A mistake that English language learners often make is to confuse the words challenge and try. Last week, we looked at how to use the word "challenge". Now let's check out the word try.
Try as a verb means to attempt something, but the grammar you use it with will affect the nuance.
Try + verb-ing means either that you are curious about the result, doing it for the first time, or that you are going to make an extra effort.
I went on vacation and tried snorkeling for the first time. It was fun.
If the coffee is too bitter, try adding some sugar.
Note that the activities are not very difficult. There is not a big risk of failure if you decide to go snorkelling or add sugar to your coffee.
On the other hand, try to + verb means that you think the action is difficult. You don't know if you will succeed.
I'm going to try to get all my work done by 5:00 so I can get home in time for supper.
Try can also be a noun, which means an attempt at something.
I wasn’t planning on running the half marathon, but my dad said, "Give it a try!"
The phrase "give [something] a try" is a common collocation in English. Can you tell what it means from the example above? Give it a try!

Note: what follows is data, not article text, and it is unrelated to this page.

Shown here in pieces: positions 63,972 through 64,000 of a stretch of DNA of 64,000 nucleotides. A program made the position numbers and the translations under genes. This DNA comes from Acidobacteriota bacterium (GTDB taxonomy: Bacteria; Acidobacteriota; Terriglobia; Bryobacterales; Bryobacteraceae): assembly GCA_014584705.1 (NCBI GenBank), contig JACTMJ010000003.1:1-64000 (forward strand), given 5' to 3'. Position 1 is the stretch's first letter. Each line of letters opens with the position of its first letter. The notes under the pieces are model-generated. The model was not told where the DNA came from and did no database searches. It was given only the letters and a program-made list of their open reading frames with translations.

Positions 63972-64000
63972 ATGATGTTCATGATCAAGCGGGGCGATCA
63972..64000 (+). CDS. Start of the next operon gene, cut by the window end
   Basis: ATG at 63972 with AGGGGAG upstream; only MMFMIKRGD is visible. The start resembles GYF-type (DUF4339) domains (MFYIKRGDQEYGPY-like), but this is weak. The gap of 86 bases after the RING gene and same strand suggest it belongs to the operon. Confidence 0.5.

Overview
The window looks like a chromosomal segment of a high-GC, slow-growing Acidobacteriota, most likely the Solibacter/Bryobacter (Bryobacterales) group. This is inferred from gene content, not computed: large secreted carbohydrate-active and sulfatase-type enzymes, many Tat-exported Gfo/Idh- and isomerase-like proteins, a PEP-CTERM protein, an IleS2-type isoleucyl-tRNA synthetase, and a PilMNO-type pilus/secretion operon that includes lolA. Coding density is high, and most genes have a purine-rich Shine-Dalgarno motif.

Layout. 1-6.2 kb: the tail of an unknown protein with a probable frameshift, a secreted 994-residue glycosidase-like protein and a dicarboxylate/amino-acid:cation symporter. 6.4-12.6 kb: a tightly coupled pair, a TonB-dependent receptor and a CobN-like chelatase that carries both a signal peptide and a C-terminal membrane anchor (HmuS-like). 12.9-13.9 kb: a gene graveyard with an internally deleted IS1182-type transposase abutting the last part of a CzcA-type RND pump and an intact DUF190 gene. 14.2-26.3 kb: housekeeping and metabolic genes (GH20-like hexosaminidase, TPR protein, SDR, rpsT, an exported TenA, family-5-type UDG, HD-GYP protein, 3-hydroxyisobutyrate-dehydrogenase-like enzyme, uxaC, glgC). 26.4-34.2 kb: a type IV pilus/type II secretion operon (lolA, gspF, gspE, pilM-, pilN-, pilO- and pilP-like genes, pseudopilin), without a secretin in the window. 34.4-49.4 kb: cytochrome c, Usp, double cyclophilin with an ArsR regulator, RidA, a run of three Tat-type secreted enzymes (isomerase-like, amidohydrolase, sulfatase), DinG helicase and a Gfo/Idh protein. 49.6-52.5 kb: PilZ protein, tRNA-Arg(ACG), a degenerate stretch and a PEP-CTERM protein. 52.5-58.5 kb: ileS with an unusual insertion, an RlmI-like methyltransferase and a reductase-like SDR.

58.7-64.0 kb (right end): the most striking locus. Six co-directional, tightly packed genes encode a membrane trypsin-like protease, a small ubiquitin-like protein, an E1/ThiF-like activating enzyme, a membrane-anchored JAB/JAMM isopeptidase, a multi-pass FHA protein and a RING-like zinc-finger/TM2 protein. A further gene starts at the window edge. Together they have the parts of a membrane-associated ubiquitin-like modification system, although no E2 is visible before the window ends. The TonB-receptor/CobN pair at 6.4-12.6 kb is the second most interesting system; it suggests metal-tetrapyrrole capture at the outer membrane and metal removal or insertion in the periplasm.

Did you figure it out? It means to do something in order to see what happens, or to find out if it's good or useful. Other phrases that mean the same thing are, "Give it a whirl", "Give it a shot" and "Have a go at [something]".
"I've never eaten octopus and I don't know if I'll like it, but I'll give it a shot."
Another collocation with "try" is "worth a try". In this case, you're talking about something that might not work or happen but that should be attempted anyway.
I probably won't get the job, but I'll apply anyway. It's worth a try.
Now that you know how to use the word "try" as a noun and a verb, try to remember a time when you weren't sure you would succeed at something, then try writing a few sentences about it. I bet you can do it in one try.
(Be sure to take a look at the related post, "How to use CHALLENGE correctly"!)
collocation—words that are often used together